6. **Continuing Medical Education (CME):**
- Throughout your career, engage in ongoing CME to stay updated with medical advancements and best practices. Medicine is a constantly evolving field, and lifelong learning is essential.

7. **Develop Strong Communication Skills:**
- Effective communication with patients is vital. Develop empathy, active listening, and clear communication skills to establish trust and rapport with your patients.

8. **Ethical Conduct:**
- Maintain high ethical standards and adhere to the principles of medical ethics, including patient confidentiality and informed consent.

9. **Patient-Centered Care:**
- Focus on providing patient-centered care. Tailor treatment plans to meet individual patient needs and preferences.

10. **Empathy and Compassion:**
- Cultivate empathy and compassion. Understand the emotional aspects of illness and be there to support your patients and their families.

11. **Professionalism:**
- Demonstrate professionalism in all interactions, whether with patients, colleagues, or staff. This includes punctuality, respect, and integrity.

12. **Board Certification:**
- Depending on your specialty, pursue board certification through a recognized medical board. It demonstrates your expertise in your chosen field.

13. **Build a Strong Network:**
- Network with colleagues and healthcare professionals. Collaboration can lead to better patient care and opportunities for research or specialization.

14. **Balancing Work and Life:**
- Medicine can be demanding, so strive for a healthy work-life balance to prevent burnout and maintain your well-being.

15. **Stay Informed About Healthcare Systems:**
- Understand the healthcare system in your country, including insurance, regulations, and patient rights. This knowledge can help you navigate the system effectively for your patients.

16. **Financial Planning:**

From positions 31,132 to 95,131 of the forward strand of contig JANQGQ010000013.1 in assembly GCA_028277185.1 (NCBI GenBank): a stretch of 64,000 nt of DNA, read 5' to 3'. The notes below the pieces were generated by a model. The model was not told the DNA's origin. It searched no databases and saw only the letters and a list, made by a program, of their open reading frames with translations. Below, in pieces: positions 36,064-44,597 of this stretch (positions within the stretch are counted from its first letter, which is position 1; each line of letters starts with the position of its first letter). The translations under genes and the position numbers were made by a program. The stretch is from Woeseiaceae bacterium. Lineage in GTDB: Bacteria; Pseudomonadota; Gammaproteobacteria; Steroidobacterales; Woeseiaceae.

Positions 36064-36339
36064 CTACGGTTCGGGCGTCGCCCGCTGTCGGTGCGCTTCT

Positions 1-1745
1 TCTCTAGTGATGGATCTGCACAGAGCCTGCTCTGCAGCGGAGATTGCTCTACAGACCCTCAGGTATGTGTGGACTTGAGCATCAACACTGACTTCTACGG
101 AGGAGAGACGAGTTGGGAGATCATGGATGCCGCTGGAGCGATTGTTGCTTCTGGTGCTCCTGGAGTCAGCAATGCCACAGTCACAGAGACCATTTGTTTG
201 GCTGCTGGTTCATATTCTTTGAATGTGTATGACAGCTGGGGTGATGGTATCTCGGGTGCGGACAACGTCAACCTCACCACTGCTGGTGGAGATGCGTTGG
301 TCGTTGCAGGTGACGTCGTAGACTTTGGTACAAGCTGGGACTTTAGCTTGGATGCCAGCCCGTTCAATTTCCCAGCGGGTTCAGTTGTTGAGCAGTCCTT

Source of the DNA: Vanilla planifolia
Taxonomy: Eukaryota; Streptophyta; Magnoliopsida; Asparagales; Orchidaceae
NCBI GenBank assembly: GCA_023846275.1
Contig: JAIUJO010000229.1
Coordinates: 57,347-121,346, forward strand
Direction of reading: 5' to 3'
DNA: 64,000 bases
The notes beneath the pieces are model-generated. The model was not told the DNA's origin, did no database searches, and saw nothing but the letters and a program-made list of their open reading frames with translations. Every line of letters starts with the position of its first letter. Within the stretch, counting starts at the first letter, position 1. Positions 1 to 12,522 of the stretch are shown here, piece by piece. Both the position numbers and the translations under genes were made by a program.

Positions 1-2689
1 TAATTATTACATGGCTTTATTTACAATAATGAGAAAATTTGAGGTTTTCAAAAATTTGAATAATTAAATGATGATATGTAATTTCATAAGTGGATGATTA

- While doctors can earn well, manage your finances responsibly, and plan for your future. Consider seeking advice from financial professionals to secure your financial well-being.

17. **Giving Back:**
- Consider participating in medical mission trips, volunteering, or mentoring aspiring healthcare professionals to give back to your community and beyond.

Becoming a good doctor goes beyond financial rewards; it's about making a positive impact on people's lives through compassionate and competent healthcare. Focus on continuous improvement, patient-centered care, and ethical practice, and you'll be on your way to becoming a respected and effective healthcare professional.
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Javier’s Answer

Hi Alex,

The desire to want to help others can be one of your strongest motivators, along your path towards becoming a physician.

The reason for this, is because, as a physician you will have the opportunity to do the greatest possible good that one human being can do for another. For example, saving lives, and changing your patients’ lives for the better.

Once you truly realize this, no alternative career path, will likely compare.

The more you can imagine yourself helping others in your future life as a physician, the more you will become self-motivated to pursue your life goal with a passion, in just about any specialty you ultimately choose.

The career path of a physician is one chosen strong, and not having to worry about money is nice because that will allow you to enjoy the rewards of your future career, to which money won’t quite compare. The more you understand all of the above about your desire to help others, the easier and more fulfilling your career path towards becoming a “good doctor” will become.

May your path in life,
be your reward.

J.P. Escalera, M.D.
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Justin’s Answer

I am not a medical doctor, but a doctor of pharmacy. While they are not the same, there are some things that are applicable towards your question. To become a good healthcare professional, I would say that you should always care for your patients, be understanding of their circumstances and background, and always have patience with your patients. And if you continue to help people and care for them, you will enjoy it and money will come eventually. It will not be easy, but if you do want to help people, it will be worth it.